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This weekend, I burrowed into the couch and turned on WeCrashed, the fascinating new series on WeWork’s rise and fall. I’m actually in an upcoming episode as an extra; more on that in another post. 🙂
Jared Leto’s energy and Anne Hathaway’s icy poise make for great television. But what about the real Adam Neumann?
I recently finished the book The Cult of We: WeWork, Adam Neumann, and the Great Startup Delusion. This entertaining and incisive volume gives a great inside view of the startup’s rise and fall.
Neumann conjured WeWork out of almost nothing. He convinced the landlord of his baby clothes business to sublease him a floor in a building the landlord owned, a clever strategy to start a company with little capital.
It took off immediately, filling with young creatives. Not satisfied with his early success, Neumann’s dissembling started early.
Tours of the offices with investors were faked. If a WeWork floor was empty, employees were told to move there and make it look busy.
Neumann’s erratic behavior also quickly surfaced. He offered shots of tequila to prospective investors and landlords, even in the morning.
Still, by 2011, WeWork was growing fast and close to profitability. That year, it raised a series A from Benchmark, one of the world’s best venture capital firms.
As the company’s success grew, so did Neumann’s avarice. He used some of Benchmark’s money to pay rent in buildings he owned personally, a highly suspect move.
Neumann also put himself ahead of his employees. He sold shares at better prices than they could. And after he banned meat in the company cafeteria, he was frequently seen eating it.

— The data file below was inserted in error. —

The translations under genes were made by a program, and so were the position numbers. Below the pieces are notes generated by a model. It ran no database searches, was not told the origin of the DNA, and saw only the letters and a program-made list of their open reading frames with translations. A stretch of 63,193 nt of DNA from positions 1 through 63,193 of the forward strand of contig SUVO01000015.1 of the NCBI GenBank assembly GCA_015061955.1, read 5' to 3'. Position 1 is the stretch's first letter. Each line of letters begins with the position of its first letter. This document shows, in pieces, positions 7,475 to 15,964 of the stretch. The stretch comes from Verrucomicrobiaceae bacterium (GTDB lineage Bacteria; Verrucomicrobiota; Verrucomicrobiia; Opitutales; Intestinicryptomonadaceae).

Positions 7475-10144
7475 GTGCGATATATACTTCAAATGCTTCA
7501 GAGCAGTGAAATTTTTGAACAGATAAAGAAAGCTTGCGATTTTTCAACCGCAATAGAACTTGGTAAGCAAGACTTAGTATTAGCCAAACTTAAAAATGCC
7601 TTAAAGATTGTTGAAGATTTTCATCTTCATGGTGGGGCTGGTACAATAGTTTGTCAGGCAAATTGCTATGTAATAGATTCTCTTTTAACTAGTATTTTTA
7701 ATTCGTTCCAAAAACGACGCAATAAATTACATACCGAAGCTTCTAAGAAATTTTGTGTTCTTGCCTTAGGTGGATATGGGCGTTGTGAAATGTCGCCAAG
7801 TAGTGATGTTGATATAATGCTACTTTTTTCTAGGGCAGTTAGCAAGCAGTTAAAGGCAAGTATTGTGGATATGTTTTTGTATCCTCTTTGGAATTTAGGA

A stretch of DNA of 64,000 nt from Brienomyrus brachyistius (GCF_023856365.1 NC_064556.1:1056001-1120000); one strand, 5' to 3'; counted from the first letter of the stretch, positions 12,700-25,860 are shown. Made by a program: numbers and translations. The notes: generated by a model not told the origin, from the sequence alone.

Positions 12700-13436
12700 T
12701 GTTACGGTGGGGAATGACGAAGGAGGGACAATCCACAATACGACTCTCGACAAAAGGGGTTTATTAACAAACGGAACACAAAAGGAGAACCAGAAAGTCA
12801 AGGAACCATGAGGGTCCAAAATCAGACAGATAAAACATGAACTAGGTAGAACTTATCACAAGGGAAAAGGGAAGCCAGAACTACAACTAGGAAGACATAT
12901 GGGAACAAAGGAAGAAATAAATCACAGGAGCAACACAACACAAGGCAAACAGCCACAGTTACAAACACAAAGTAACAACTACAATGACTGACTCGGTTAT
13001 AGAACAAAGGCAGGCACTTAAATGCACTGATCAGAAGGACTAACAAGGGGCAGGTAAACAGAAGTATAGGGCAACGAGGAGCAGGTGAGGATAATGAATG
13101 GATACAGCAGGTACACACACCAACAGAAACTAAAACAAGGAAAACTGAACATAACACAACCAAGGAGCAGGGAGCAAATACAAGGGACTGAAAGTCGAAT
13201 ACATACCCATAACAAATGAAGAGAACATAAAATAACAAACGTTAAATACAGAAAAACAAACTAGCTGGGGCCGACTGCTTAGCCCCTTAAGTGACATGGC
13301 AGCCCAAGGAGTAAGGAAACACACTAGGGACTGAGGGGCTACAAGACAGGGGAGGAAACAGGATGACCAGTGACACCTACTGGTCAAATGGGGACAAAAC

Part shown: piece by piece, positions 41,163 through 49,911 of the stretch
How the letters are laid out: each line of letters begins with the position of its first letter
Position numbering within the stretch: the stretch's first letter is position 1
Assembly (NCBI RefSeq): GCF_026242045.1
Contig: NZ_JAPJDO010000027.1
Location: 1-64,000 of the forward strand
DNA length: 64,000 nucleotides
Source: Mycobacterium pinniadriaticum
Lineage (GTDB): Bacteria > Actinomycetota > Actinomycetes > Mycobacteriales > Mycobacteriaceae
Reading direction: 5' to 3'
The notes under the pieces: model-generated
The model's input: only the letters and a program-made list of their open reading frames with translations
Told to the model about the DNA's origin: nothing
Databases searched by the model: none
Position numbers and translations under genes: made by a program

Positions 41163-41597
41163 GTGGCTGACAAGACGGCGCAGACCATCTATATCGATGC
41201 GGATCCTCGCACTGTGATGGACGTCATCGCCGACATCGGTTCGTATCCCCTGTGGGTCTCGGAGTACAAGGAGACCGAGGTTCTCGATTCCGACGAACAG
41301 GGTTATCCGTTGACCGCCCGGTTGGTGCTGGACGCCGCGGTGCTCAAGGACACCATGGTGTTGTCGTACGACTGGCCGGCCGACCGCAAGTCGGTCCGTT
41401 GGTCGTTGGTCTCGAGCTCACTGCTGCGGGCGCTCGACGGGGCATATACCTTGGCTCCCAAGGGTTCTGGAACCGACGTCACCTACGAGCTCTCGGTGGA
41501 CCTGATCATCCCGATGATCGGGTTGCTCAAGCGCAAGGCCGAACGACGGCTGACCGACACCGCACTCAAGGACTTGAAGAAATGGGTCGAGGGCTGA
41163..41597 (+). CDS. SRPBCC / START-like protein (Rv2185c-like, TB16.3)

By 2017, many of the rents WeWork was paying had doubled as the real estate market strengthened. Losses ballooned, but Neumann kept expanding.
Two years later, WeWork reached the end of its rope. A huge financing with Softbank fell apart, leaving the company forced to go public just to raise enough capital to avoid bankruptcy.
But the public markets weren’t buying it, turned off by big losses and an erratic CEO. The IPO fell apart.
As WeWork faced bankruptcy, Softbank agreed to save the company. Its price: a valuation of just $8 billion, down from $47 billion in the last financing round.
The board forced Neumann out soon after and he and his family left for Israel.
In a final humiliation, they flew coach.
So what did I learn from this, as an angel investor? Here are a few of my takeaways:
1) Avoid self-dealing founders
2) Beware FOMO. Both Neumann and Elizabeth Holmes of Theranos were experts at leveraging it.
3) Focus on unit economics. You can’t “lose money on every one, but make it up in volume.”
4) Don’t value an old economy business like a software business.
Neumann may be plotting his return. He has acquired more than $1 billion worth of apartments in recent years.
I don’t know what his angle is, but I’m pretty sure he has one.
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